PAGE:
A series of erotic photographs of dreamy young boys, all provocatively facing the camera, are from the diary of legendary Greek transvestite, activist and prostitute, Paola Revenioti. This exhibition of her photographic and video work was curated and designed by Andreas Angelidakis, an architect and artist.
On entering the show, visitors walked through projections of Revenioti’s videos (which she makes with George Liakos) of nocturnal encounters with clients, her transsexual friends and images of the Athenian underworld. Many of her images and films deal with immigration, gay and trans rights, as well as male prostitution in the Greek capital. In the basement, photographs of young men were displayed on metal shelves and framed like family pictures. This space was dimly lit, which reinforced the intimate atmosphere of the works, and enriched the experience of being part of a space where social problems are discussed – and even solved – through sensual exchanges.
Revenioti’s photographs – mostly black and white, but occasionally colour – are carefully composed: she shoots young men in front of political graffiti or in the living rooms of typical Greek homes. The nude studies reveal the rich communication that exists between Revenioti and her friends, clients and lovers; this results in images that can be both pornographic and political. In the 1970s, anarchism, police abuse and immigration were swept under the carpet in Greece. In her work, Revenioti chooses to focus on the controversial topics of the day, alongside her frank discussion of the biggest taboos of all: prostitution and homosexual love. What becomes apparent is that she is neither flaunting her work as a prostitute nor elevating it to a heroic status. She has simply taken advantage of her hourly occupation in the streets of downtown Athens to observe, relate to and reveal problematic situations that affect a large section of Greek society. She does so through her community of urban misfits, not in a manifesto-like way, but via an unstrained sense of ‘revolutionary homosexual expression’ as she herself describes it.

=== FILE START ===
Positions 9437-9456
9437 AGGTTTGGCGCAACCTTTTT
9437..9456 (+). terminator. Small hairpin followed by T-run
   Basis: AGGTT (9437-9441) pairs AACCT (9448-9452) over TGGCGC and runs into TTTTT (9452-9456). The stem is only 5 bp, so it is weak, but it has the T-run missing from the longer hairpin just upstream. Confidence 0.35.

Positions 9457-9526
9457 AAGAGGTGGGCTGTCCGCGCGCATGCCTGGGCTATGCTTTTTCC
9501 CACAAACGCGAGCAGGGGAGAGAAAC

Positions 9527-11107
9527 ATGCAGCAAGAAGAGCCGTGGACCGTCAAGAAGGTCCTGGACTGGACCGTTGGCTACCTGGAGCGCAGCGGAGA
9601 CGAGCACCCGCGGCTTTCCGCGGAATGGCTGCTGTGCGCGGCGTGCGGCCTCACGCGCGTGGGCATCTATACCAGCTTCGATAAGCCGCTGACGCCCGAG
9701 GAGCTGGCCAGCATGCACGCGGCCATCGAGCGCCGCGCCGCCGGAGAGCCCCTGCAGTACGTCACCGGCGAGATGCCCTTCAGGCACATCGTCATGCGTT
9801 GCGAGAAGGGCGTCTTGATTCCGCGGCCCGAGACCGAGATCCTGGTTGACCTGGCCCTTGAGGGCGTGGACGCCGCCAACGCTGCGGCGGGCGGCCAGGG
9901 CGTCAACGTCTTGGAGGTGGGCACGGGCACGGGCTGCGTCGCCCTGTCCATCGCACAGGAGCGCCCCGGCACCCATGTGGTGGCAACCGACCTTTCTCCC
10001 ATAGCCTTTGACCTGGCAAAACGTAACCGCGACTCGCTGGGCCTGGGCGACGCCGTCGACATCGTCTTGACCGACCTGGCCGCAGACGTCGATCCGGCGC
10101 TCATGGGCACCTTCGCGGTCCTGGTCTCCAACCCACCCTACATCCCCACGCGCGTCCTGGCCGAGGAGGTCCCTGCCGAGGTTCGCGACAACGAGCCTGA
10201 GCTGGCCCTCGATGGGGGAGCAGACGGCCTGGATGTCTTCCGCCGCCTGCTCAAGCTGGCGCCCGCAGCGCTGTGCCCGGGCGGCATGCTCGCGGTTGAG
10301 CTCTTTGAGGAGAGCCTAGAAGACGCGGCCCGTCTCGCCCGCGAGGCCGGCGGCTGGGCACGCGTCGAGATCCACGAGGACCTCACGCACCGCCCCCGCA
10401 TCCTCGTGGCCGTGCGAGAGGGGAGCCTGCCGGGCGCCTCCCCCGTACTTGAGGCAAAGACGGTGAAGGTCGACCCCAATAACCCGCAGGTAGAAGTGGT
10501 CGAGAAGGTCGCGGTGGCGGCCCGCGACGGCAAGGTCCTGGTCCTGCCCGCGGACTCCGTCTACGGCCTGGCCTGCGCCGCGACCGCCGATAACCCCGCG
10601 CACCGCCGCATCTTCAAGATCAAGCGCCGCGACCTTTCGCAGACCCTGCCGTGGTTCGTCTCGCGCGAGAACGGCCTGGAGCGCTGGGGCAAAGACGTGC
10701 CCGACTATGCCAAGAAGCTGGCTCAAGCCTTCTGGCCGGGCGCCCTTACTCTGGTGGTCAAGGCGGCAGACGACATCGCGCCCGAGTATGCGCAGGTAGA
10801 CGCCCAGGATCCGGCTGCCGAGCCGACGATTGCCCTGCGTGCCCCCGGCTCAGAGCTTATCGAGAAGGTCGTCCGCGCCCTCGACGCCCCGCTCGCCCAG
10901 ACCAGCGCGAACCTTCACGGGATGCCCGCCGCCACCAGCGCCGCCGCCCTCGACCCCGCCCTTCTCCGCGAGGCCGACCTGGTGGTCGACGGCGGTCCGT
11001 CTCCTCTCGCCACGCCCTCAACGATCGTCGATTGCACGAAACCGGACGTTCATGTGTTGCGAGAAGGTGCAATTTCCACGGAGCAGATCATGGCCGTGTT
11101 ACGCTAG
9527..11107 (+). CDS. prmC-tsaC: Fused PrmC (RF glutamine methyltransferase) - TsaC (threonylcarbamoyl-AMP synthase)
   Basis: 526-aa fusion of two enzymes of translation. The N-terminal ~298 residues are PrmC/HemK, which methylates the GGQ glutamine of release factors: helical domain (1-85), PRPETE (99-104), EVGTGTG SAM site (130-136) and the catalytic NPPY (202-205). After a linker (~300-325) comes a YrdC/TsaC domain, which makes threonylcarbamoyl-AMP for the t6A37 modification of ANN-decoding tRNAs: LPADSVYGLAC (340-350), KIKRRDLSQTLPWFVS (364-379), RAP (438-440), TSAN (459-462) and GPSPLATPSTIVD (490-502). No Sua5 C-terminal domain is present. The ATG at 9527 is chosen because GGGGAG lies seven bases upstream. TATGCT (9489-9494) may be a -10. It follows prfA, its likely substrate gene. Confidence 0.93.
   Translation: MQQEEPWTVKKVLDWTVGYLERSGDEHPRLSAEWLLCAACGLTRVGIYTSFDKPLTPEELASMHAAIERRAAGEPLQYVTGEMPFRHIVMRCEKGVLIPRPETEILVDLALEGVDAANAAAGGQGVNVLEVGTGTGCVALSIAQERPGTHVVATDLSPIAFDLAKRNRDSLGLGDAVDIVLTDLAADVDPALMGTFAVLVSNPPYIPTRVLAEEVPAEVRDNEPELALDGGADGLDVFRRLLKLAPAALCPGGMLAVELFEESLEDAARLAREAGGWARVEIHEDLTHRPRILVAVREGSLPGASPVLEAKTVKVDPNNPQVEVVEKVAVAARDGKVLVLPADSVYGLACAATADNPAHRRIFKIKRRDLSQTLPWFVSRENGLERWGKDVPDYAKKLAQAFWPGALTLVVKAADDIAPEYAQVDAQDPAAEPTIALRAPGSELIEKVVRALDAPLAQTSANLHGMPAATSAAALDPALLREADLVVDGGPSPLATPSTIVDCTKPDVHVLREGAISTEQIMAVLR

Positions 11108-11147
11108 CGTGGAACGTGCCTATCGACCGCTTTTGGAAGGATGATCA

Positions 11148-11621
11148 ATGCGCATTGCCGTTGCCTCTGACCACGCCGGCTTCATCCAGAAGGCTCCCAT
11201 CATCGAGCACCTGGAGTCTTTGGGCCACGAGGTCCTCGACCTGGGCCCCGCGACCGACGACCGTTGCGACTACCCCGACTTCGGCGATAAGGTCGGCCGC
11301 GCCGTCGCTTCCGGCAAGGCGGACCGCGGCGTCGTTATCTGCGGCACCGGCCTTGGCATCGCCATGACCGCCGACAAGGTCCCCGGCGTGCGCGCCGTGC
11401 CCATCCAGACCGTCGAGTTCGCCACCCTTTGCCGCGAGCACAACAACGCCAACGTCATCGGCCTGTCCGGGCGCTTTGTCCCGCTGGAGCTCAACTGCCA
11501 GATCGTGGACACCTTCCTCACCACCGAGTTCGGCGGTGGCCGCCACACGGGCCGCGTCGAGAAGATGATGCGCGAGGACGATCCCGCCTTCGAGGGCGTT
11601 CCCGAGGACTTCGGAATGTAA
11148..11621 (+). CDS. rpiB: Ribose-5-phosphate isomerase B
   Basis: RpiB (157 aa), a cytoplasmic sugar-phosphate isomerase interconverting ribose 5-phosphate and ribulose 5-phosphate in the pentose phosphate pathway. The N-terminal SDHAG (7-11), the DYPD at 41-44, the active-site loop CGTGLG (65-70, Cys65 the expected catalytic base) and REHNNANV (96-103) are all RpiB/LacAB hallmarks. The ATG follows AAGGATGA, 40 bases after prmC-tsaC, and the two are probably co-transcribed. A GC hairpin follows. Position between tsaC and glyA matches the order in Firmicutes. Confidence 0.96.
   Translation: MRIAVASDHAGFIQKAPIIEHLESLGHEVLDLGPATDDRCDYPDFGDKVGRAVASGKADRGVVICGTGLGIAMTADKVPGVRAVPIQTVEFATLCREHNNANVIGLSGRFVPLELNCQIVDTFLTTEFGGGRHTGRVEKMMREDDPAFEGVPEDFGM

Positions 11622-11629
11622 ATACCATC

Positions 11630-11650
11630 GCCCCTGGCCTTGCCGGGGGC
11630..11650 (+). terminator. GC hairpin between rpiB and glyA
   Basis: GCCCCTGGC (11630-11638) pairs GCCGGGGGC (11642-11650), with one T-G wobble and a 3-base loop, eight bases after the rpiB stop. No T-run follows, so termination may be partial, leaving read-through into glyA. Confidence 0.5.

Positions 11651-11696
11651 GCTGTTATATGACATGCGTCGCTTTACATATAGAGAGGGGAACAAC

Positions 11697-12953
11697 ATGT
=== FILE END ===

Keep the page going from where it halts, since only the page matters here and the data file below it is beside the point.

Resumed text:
Discussing her groundbreaking trans-anarchist fanzine Kraximo (Gay Bashing), which she published in the early 1980s, Revenioti declared: ‘I wanted to force the public to listen, to watch and change its views. Today we have a social media that has played a big role in revolutionary changes and demonstrations around the world. Back then, we only had our nerves and our freedom to sacrifice.’ The fanzine ran a mash-up of pieces, including interviews with Félix Guattari and accounts of street hustlers alongside photographs of beautiful boys. That Kraximo was funded by Revenioti’s prostitution simply added to its uniqueness. (It should also be mentioned that Revenioti also financed the first gay pride events in Athens in the early 1990s.)
Angelidakis’s idea to revisit Revenioti’s activities and present them as the practice of a contemporary artist at this particular moment of social crisis in Greece is a strong conceptual, aesthetic and political decision, and The Breeder should be applauded for making a positive shift from the more apolitical work they’ve been showing in recent years.
At the exhibition’s opening’, I heard visitors talking furiously about how disgraceful it was that a transvestite prostitute could have a political voice and be shown in a gallery. Yet once they had seen the show, they were left speechless – and impressed.